Graph the equation written:

- anonymous

Graph the equation written:

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- anonymous

\[f(x)=\frac{ 1+|3-x| if x is \neq 3 }{ 2 if x =3 }\]

- austinL

What?
\(f(x)=\dfrac{1+|3-x|}{2},~\text{if x}\ne3,~ \text{if x}=3\)
Is this the question?

- anonymous

Yes but the x unequal to 3 goes for the top and the x=3 is for the denominator

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## More answers

- austinL

I have never seen an equation in that form where the location of.... just.... um.
@nincompoop
Would you mind looking at this?

- anonymous

Alright, Well see what this person says. Lol

- anonymous

Its a part of limits with calculus

- austinL

I guess nin is busy.

- anonymous

Its alright. Wanna help with another one?

- anonymous

the function doesnt have a denominator right??

- anonymous

its not a function. its for a limit to be graphed. Look at the very first one @hantenks

- anonymous

The fraction was to keep them separated.

- anonymous

\[F(x)= 1+|3-x|; if x \neq 3\]

- anonymous

\[Then 2 if x=3\]

- austinL

THAT is what confused me.

- anonymous

Ohhhh, I'm sorry. I didn't know.

- anonymous

But its asking for it to be graphed.

- anonymous

ohkzz..
its simple if you can graph the 1st part of f(x) at x not equal to 0..
for it you need to know how to draw |x| graph
m posting it..

- DebbieG

So graph
y=1+|3-x| which is just a transformation of an abs value function.
But, at x=3, you need an "open circle" for the value you get for y, and then a closed circle at the point (3,2).

- anonymous

So what exactly would I want to do first. |dw:1378749273650:dw|

- DebbieG

Sorry, I don't understand that^^ at all.
Do you know how to graph y=1+|3-x| ?

- anonymous

No thats why I asked. I wasn't forsure how to graph the |3-x| part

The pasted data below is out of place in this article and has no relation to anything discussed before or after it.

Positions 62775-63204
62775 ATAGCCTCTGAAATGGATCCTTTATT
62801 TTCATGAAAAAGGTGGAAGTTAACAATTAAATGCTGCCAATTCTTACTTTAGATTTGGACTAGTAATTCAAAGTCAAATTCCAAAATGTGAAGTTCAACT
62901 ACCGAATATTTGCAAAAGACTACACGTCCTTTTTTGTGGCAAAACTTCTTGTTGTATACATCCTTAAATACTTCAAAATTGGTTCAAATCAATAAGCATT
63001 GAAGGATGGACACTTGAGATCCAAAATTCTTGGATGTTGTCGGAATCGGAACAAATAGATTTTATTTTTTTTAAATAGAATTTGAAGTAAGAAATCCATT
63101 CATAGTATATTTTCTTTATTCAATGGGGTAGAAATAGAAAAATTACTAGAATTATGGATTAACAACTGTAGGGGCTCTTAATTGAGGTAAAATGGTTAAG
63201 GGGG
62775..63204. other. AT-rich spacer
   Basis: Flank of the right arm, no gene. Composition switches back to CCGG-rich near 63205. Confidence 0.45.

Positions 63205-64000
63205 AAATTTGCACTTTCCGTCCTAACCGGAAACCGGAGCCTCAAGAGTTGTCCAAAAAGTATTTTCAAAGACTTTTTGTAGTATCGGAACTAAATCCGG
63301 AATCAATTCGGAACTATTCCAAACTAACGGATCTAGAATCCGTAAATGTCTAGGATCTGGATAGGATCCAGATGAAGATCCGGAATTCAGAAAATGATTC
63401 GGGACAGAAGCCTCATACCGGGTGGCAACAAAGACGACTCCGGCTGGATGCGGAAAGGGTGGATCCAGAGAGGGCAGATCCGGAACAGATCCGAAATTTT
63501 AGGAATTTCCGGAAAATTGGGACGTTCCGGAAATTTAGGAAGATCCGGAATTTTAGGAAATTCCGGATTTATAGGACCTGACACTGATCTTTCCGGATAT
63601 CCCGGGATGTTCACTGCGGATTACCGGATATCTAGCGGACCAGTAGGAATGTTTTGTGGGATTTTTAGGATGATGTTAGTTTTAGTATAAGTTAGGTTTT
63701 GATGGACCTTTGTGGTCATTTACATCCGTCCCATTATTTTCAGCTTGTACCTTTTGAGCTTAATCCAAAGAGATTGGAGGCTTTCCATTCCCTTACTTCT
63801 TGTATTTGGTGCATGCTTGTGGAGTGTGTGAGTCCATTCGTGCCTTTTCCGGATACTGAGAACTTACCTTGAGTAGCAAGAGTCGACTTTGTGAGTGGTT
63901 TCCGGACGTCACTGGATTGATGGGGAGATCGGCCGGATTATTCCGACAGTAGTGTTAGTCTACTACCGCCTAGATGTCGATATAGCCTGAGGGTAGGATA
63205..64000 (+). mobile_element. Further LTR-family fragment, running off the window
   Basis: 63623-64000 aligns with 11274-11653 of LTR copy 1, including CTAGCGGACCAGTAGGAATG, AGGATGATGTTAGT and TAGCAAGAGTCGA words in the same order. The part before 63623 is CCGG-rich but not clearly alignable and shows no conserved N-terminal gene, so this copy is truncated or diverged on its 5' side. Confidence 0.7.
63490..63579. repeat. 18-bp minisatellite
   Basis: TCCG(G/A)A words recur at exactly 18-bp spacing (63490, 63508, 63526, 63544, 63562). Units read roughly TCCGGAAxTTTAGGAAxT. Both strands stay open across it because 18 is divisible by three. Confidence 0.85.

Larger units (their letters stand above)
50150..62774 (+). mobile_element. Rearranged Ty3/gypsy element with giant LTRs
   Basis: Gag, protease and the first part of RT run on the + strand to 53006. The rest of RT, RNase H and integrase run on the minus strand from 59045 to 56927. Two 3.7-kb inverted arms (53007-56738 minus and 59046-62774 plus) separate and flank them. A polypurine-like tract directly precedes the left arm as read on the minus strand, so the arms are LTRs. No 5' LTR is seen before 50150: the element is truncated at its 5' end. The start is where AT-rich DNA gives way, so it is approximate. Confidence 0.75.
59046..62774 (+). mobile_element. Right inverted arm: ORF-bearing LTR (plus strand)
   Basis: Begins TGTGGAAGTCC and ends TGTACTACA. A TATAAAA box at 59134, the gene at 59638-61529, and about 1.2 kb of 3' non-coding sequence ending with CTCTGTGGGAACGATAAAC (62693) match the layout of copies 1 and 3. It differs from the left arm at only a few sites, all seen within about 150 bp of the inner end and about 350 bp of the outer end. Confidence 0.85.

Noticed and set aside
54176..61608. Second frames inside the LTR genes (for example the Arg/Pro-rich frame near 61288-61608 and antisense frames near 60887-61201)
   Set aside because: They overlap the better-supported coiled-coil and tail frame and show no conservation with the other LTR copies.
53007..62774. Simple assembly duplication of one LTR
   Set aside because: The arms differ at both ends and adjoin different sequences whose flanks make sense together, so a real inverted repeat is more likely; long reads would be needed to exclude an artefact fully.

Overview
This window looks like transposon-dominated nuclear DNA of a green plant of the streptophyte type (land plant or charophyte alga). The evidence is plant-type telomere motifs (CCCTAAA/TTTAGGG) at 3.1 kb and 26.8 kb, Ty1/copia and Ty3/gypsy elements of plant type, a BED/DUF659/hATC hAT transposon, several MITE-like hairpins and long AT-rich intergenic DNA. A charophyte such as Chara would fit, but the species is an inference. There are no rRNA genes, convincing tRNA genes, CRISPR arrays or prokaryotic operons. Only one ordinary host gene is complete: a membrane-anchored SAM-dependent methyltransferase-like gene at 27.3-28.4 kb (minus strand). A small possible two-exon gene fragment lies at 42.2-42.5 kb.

- DebbieG

OK, then lets start there.
Do you know how to graph y=|x|?

- anonymous

|dw:1378750942088:dw|

- DebbieG

y=|-x| is a reflection over the y-axis of y=|x|... so doesn't change a thing.
y=|3-x| is a horizontal shift (can you tell me which direction?
y=1+|3-x| is a vertical shift (can you tell me which direction?)

- anonymous

Ok then we would want to try that with the 3-x then right?

- DebbieG

Yes, start with going from that ^^ (he did the first part, y=|x|, for you)
to
y=|3-x|
It's a horizontal shift.

- anonymous

|dw:1378749474081:dw|

- anonymous

Ok, then we need to add the shift right?

- DebbieG

Right, one step at a time.
yes, good - shift right.

- anonymous

Shift right and then go over 3 right

- anonymous

like graphing a slope

- DebbieG

Then, as you said, shift up 1 unit.
That gives you y=1+|3-x|
Now you just "erase" the point on that graph at x=3.... you can indicate that with a small "open circle" at the point on the graph for x=3 (3,1).
Then put in the point that IS part of the graph for x=3, which is (3,2). Just plot that lonely little point.

- DebbieG

I don't know what you mean by "Shift right and then go over 3 right"
You shift right, 3 units. That's the horizontal shift. that's ONE transformation.
Then you shift up, 1 unit, that's the vertical shift.

- anonymous

So there is no lines? Sorry I need to leave but let me know

- anonymous

It would be the two points techniqually

- DebbieG

|dw:1378749759389:dw|

- anonymous

Awesome

- DebbieG

Well, I'm not sure what you mean.... maybe you haven't done graphing functions with transformations yet? If so, then we need to slightly change the approach.
You can just graph the absolute value function "as if" it was a piecewise function, itself.... so you would have
y=1+|3-x| graphed as:
y=-x+4 when x<3
y=x-2 when x>3
So you can view them as 2 different lines. That is an alternative approach.
And again, open dot where they meet at (3,1), and a closed dot for the point at (3,2)

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